Starbucks 2015 Holiday Cup
Starbucks 2015 Holiday Cup

Joshua Feuerstein and his supporters, object to a blank red cup as being “anti-Jesus” but no one said a mumbling word about snowmen, ornamented trees, caroling and snowflakes! What do snowflakes and winking snowmen have to do with Jesus?! What do any of the symbols that have come to be associated with this season have to do with Jesus?! Not a blessed thing!!

So how did these symbols become intertwined and mixed in with the birth of Jesus? Well, the story goes something like this:

*Roman pagans introduced the holiday of Saturnalia to the Christian church. Saturnalia, an ancient Roman festival in honor of the Roman god Saturn, was a week long period of lawlessness and depravity celebrated from December 17th through 25th. During this time the poorest and most despised citizens were forced to give gifts to the emperor. The story goes on to say that in the 4th century, leaders in the church succeeded in converting to Christianity large numbers of these Roman pagans by promising them that they could continue to celebrate Saturnalia as Christians. There was nothing about Saturnalia that was even remotely related to Christianity before the church designated the end of the festival, December 25th, as the birth of Jesus. The “pagan” Christians were allowed to continue their pagan practices and partying and giving gifts to one another was incorporated into the celebration of Jesus’s birth.

The Christmas tree became a part of the celebration of Jesus’ birth when the church was trying to recruit and convert pagans from the Asheira cult. The Ahseira cult worshiped trees in the forest and also brought them into their homes for worship. In order to persuade the Asheira cult to become part of the church, they were allowed to continue worshiping trees.*

Christians are supposed to be celebrating the birth of the Savior of the world. But instead, too many of us have forgotten about Jesus and instead, we have chosen to focus on a season of symbols… ornamented trees, decorated snowmen, colorful, flashing lights and gifts to everyone except the “birthday boy” – Jesus. None of these symbols has any connection to Jesus or his birth.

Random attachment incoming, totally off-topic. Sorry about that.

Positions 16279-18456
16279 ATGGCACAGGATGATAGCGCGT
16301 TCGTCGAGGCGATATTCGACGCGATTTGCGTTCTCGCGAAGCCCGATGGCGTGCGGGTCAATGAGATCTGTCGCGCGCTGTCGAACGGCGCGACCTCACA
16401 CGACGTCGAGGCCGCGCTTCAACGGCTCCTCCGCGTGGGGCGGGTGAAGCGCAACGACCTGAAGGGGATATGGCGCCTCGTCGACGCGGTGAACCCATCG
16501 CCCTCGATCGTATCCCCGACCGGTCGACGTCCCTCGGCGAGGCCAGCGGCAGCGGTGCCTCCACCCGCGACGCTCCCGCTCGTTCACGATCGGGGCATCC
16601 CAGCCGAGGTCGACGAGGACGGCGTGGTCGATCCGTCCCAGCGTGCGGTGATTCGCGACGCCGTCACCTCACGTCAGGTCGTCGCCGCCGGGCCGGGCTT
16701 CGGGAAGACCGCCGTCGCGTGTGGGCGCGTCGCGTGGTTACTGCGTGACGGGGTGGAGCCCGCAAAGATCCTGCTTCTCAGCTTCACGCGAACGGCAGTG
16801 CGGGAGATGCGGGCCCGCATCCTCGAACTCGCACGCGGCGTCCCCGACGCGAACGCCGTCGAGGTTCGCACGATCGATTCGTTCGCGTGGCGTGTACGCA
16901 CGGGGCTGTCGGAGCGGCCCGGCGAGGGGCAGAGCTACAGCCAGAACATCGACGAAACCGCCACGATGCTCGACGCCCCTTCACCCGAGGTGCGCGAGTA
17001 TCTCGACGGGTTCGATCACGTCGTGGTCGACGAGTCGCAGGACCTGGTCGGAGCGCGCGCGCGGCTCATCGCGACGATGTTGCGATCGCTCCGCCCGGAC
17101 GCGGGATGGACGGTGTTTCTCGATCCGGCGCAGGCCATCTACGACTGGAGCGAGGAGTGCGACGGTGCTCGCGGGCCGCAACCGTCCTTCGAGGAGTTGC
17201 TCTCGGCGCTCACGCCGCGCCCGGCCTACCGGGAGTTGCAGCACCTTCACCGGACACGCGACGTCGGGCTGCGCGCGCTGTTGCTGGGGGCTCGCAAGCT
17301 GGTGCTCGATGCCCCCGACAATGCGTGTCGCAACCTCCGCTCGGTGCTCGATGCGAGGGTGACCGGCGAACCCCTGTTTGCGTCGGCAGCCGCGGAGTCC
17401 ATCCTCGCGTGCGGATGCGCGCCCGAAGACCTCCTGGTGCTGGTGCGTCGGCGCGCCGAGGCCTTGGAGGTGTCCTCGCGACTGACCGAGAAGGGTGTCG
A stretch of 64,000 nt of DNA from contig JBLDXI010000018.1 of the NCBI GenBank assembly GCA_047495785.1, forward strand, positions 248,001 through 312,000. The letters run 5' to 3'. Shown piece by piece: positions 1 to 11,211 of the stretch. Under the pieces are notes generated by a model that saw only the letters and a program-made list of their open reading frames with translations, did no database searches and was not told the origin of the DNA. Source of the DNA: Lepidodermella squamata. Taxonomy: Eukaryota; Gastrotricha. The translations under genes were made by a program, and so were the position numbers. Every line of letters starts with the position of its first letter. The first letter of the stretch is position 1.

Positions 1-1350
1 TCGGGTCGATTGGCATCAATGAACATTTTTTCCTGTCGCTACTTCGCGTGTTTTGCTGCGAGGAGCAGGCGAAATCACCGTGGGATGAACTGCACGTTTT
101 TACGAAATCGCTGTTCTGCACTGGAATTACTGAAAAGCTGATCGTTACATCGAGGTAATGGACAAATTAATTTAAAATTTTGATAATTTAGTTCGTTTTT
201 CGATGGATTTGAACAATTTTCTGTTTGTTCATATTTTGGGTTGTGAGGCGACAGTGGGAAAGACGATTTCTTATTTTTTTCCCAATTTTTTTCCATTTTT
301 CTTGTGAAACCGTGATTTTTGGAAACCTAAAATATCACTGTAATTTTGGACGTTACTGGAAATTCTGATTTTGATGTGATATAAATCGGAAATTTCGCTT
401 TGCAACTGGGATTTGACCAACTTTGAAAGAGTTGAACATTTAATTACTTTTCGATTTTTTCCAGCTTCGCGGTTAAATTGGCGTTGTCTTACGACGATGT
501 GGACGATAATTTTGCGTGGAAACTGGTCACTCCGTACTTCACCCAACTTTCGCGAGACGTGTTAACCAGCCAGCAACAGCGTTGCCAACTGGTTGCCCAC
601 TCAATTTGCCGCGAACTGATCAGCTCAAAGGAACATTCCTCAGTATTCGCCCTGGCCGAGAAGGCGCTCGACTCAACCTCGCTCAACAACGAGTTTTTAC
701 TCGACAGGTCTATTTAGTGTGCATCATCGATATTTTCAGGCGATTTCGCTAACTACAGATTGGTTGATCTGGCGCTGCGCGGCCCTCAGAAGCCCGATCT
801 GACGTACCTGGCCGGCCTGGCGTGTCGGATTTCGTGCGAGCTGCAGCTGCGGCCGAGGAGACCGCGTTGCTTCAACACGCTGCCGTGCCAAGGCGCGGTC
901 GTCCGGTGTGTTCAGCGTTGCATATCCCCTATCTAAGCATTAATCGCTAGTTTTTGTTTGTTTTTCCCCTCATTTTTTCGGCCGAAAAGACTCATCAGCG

Do we need to get rid of these symbols? I think the answer is a personal one. Like many people, I love the colors of red, green, and gold during this season. I think it’s pretty! I enjoy the “old school” music of the season, like the Temptations’ “Give Love On Christmas Day”, The Jackson Five’s “Have Yourself A Merry Little Christmas” and Karen Carpenter’s “Merry Christmas Darling”.  Putting up a tree and decorations have not been a priority for me in recent years but that has more to do with the task of taking them down and putting them away. The “little ones” in my family have grown up and we are waiting for the next generation of children. So exchanging gifts is not a big priority for us. But that doesn’t mean we don’t do it.Christmas tree

Like most people and most Christians, I do a lot of symbolic things during this season out of habit. But now that I know the origins of many of these symbols, I am not sure that I can or want to continue to use them. As much as I enjoy receiving and giving gifts, I have to remind myself that this is the time of year that the Christian church has adopted to recognize the birth of the Savior.  I have to remind myself that Jesus is the reason for the season.

Could it be that Starbucks is pointing us, (Christians, that is,) in the right direction, by getting rid of the symbols of this season with a simple red cup? Could it be that removing the symbols from the cup serves as a reminder to Christians to get personally and intimately involved in the “holiness” of this day that we are supposed to be celebrating? What would our celebration look like if we didn’t have the symbols of this season to distract us from the Savior of the Season?

The symbols of this season – snowmen, decorations, lights and jingle bells — make us smile for a moment. But after the season is over and the symbols have been put in the attic, many people are drained — mind, body, soul and pocketbook. Thirty-something years after his birth, Jesus reminded his disciples and through the biblical text he reminds us today, “I have come that they may have life, and have it to the full.” (John 10:10, New International Version).

Do we want empty pockets or a full life? Do we want social gatherings or meaningful relationships? One last question, for Feuerstein and all of us– Do we want symbols or do we want a Savior?

 

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*Multiple internet sources were used for information on the origins of Christmas symbols.

No written portion of any article may be shared without giving credit to the author.

Copyright © 2015 by Kanisha L. Adkins.

P.O. Box 28483 Henrico, VA 23228 – phone 202-854-1963 – email: info@kanishaladkins.com

Follow me on twitter @kanishaladkins

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Depression During The Holidays Part Three: IT’S A MAN THING!